How to win the battle for brand success
Is your brand suffering from an identity crisis? King Edward III’s story may give you some ideas …
Embattled markets, bludgeoned budgets and hostile take-overs – in the current economic climate, defending your corporate identity has never been more important. Rather than look for answers in today’s world, let’s look back to one of the earliest, most successful brand transformations of all time: mediaeval brand England.
When Edward III was crowned king in 1327, he inherited one of the worst identity crises the country has ever seen. Thanks to his predecessor, England was fawning to the French while being savaged by the Scots.
And what was Englishness anyway? French was still the language of court and parliament. England desperately needed an identity before it could be respected at home and abroad.
Forging an identity
The first step to developing a corporate identity is defining your objectives – in King Edward’s case; restoring faith in the monarchy, building pride among the people, affirming authority over France and simplifying matters at court.
What are your defining strengths? What are your competitors good at? What do your stakeholders want and what channels are available to create a coordinated suite of communications?
After answering these questions, the next step is giving this new identity a tangible, visual embodiment. Nowadays this is achieved through a logo and other illustrative devices, but in Edward’s day, through flags, heraldry and pageantry. As well as his coat of arms, Edward’s flag featured a notable addition; the fleur de lys, to stamp his claim on the French throne.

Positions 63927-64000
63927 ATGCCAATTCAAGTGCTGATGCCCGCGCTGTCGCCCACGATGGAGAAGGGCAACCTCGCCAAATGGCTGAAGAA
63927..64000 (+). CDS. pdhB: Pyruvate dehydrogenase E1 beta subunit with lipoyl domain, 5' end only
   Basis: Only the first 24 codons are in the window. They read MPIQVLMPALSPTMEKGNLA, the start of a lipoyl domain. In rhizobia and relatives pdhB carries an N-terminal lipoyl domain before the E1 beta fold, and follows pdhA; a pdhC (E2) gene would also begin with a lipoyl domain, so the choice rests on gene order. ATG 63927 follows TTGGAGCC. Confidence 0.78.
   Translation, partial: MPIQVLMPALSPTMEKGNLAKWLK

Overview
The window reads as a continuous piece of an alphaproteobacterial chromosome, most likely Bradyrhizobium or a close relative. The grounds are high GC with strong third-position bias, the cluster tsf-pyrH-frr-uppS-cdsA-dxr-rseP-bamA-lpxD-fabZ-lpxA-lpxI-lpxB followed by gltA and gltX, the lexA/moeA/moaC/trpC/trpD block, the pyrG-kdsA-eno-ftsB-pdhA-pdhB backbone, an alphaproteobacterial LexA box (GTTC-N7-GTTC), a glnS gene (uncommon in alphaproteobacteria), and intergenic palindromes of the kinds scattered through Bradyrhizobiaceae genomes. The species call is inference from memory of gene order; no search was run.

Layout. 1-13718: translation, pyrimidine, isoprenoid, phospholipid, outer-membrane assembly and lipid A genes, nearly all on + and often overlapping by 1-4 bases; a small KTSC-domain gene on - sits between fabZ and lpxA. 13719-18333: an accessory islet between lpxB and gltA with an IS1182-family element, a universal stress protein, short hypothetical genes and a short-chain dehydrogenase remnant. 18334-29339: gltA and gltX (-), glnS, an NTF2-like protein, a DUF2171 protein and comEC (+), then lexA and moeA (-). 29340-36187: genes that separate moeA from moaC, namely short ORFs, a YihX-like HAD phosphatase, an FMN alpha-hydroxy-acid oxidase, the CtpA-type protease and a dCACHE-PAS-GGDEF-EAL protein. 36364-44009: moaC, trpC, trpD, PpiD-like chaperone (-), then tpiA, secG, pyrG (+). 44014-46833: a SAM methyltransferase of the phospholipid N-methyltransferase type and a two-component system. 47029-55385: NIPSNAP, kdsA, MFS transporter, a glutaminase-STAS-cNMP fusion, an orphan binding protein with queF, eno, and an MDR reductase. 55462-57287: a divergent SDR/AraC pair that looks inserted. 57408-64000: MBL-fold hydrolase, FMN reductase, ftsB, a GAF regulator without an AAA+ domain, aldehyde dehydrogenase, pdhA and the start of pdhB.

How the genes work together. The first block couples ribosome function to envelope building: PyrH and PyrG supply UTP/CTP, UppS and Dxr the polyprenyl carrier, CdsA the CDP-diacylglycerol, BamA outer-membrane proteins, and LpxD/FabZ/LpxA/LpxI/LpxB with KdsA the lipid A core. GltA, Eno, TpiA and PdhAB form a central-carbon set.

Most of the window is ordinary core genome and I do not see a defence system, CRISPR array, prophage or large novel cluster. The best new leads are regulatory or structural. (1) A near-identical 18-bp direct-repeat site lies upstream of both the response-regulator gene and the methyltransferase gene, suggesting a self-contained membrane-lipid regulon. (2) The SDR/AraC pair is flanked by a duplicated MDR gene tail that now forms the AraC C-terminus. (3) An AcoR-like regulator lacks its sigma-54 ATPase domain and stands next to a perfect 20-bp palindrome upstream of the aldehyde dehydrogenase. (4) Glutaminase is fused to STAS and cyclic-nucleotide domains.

Follow with deeds and actions
Once you’ve defined your objectives, you need to establish the routes to reach them.
A social media campaign to spark interest in the brand, an internal event to emphasise employee virtues, or a PR stunt to raise awareness of the company’s environmental investment – whatever you choose, it needs to show off your culture and set you apart from your rivals.
To promote brand England, King Edward decreed that English should be spoken in court, and set up the Order of the Garter to acknowledge good deeds. He also proposed a military campaign to subjugate France, playing on England’s military USP: archery.
A great campaign sends out a strong message about who you are, instilling feelings of connectivity and loyalty internally, while making a bold statement to clients and competitors.
Success in the field
With many businesses battling for differentiation today, good corporate branding is key. Therefore, any branding process should be carefully considered and justified to ensure it sends out a unified message.
Edward’s sound strategy, which seized upon his competitors’ weaknesses, led to England’s most successful military campaigns of all time. From the battle of Crecy to the overwhelming victory at Agincourt, it all helped to bolster the values of brand England.
Whilst outright war isn’t an acceptable business strategy, there are no mistaking Edward’s achievements in forging a powerful English identity. But you don’t have to slay any Frenchmen to create a point of difference for your brand. A brand development plan, which takes stock of your USP, competitors and stakeholders, can be enough to shore up your proposition against any would-be challengers.
Martin New is Senior Content Copywriter at Purple, responsible for developing copy for the agency’s B2B, B2C and healthcare clients. He has 20 years of professional writing experience under his belt, including 8 at Purple.